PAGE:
Top 10 Easy Ways to Squeeze Optimum Productivity from Your Day

Do you need to squeeze more work out of your day?

Well, there’s some good news. By following just a few simple guidelines you can become more productive.

It may surprise you to learn that the answer to optimum productivity is NOT to work more hours each day. Read on to learn some simple guidelines that anyone can follow and start increasing your productivity today.


Ten Guidelines for Optimum Productivity

Do you want to accomplish more? (Well, who doesn’t?)

Most people go about increasing productivity the wrong way. They either try to spend more time working (ultimately wearing themselves out) or put more pressure on themselves (ultimately stressing themselves out).

Try these guidelines for increasing productivity instead:

  1. Take care of the basics. Make sure that you have the right equipment to do the job. Usually this means having at least a working computer, a phone, and an Internet connection. If your specialty requires a specific software package or hardware tool you’ll need that as well.
  2. Know yourself. What are you good at? When do you do your best work? These are just a few of the questions you’ll need to answer if you want to be truly productive. Answer these questions and you’ll understand how best to develop and grow your freelancing business.
  3. Know what you have to do. You’ll be much more productive if you already have some experience in your chosen field. You may even need to work for someone else for a short time to get this experience or take classes in your specialty.
  4. Clean up the mess. A cluttered office hinders productivity. How long did you spend looking for that missing paperwork? That’s wasted time! To optimize productivity, take a few minutes each day to keep your office neat. Designate a specific place for items and papers that you use often.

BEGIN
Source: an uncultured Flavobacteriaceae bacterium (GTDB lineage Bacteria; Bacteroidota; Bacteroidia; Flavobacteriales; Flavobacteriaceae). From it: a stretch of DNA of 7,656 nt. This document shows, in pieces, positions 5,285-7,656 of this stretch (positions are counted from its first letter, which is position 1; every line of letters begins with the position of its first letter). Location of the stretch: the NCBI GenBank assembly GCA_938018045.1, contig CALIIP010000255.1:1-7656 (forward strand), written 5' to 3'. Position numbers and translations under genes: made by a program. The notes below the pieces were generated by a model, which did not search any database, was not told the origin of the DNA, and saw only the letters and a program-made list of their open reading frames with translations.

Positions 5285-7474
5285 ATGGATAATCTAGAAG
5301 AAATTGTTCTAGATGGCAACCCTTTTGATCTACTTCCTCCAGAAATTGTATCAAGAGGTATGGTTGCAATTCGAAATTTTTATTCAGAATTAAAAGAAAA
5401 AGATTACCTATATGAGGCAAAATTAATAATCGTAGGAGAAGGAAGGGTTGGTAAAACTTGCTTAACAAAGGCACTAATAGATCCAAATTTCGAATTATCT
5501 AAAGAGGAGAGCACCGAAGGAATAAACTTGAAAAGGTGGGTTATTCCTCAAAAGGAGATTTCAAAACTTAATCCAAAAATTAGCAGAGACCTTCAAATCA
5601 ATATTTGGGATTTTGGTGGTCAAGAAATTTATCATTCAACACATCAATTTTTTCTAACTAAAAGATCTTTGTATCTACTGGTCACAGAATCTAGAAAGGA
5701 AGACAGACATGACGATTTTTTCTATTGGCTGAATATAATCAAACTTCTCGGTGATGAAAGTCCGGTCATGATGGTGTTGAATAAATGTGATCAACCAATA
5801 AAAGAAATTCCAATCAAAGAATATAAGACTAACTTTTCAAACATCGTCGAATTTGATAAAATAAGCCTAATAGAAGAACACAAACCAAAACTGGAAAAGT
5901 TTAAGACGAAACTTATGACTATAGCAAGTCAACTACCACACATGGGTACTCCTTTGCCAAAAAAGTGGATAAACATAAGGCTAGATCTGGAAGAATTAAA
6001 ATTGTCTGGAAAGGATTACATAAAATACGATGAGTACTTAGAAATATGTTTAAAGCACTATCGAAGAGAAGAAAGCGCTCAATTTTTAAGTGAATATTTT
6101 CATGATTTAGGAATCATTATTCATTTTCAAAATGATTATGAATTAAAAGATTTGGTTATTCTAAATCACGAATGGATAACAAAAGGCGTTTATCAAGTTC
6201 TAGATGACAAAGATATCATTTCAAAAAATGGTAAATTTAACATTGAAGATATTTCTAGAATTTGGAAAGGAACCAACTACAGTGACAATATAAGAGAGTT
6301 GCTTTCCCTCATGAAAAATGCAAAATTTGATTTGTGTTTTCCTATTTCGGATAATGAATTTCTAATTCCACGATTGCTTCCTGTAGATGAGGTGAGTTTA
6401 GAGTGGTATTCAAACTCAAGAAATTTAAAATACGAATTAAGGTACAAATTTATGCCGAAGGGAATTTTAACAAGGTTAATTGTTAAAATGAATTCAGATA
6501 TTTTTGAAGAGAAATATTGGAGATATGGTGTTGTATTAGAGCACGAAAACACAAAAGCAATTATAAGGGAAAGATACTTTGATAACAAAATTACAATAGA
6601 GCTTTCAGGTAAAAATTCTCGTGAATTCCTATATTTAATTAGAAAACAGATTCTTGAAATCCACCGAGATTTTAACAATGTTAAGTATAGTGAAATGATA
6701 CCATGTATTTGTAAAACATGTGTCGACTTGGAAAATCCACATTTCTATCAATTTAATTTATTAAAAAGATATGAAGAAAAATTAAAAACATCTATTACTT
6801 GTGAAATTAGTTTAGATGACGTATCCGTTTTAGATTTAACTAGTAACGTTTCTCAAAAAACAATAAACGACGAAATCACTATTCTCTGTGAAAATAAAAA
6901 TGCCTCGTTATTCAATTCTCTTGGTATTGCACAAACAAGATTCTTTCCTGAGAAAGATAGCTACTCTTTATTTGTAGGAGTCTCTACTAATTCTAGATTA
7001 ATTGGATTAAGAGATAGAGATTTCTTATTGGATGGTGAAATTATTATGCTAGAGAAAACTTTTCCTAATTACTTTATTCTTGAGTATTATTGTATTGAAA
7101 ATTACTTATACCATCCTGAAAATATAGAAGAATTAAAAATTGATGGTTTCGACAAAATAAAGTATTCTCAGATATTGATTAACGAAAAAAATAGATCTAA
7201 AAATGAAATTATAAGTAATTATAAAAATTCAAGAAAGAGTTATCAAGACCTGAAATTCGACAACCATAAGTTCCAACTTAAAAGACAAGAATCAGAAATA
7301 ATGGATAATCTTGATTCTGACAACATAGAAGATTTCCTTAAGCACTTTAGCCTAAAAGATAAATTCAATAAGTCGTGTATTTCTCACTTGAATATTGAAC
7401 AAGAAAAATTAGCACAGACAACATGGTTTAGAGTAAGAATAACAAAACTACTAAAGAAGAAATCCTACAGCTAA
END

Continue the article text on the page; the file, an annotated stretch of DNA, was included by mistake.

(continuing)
5. Stay up to date. Are you relying on yesterday’s technology? If you are, you may not be as productive as you could be. Remember how slow your dial-up connection was? Would you ever want to go back to that? I thought not.
  6. Take breaks. A tired, burnt-out freelancer is a less productive freelancer. To keep this from happening to you, schedule regular breaks. At the end of the work day (and I strongly suggest keeping regular hours) put your work aside until the start of the next day.
  7. Start on time. Procrastination is an enemy to productivity. If you work at home and you are a full time freelancer, make sure that you work a full eight hours every day. Don’t put off starting your work day just because you can. Get a good start each day and keep on going.
  8. Strive for Balance. Keep up with friendships, hobbies, and other interests. A productive life is life with a healthy balance between work and personal interests. Sure, there may be times that balance seems unattainable in the short term, but don’t give up. It’s that long term that matters.
  9. Stay calm. It’s normal for things to go wrong from time to time. Not only is this part of freelancing, it’s part of life. Whatever happens to you, stay calm–you’ll be more than halfway to solving your problems if you do.
  10. Move on. Have you had disappointments in your freelancing business? Has someone (perhaps a client, perhaps a partner) treated you wrong? If this is you, you have my sympathies, but don’t dwell endlessly on what’s happened. Take to time acknowledge your disappointment and then move on.

What an Optimized Day Looks Like

What does it look like to have an optimized freelancing business? Picture the following:

It’s 7:00 a.m. and your alarm goes off. It used to be that you would hit the snooze button whenever your alarm went off, but because you’re rested and feeling good you jump out of bed. You go through your morning routing (grooming tasks, clothes, breakfast) and saunter over to your home office.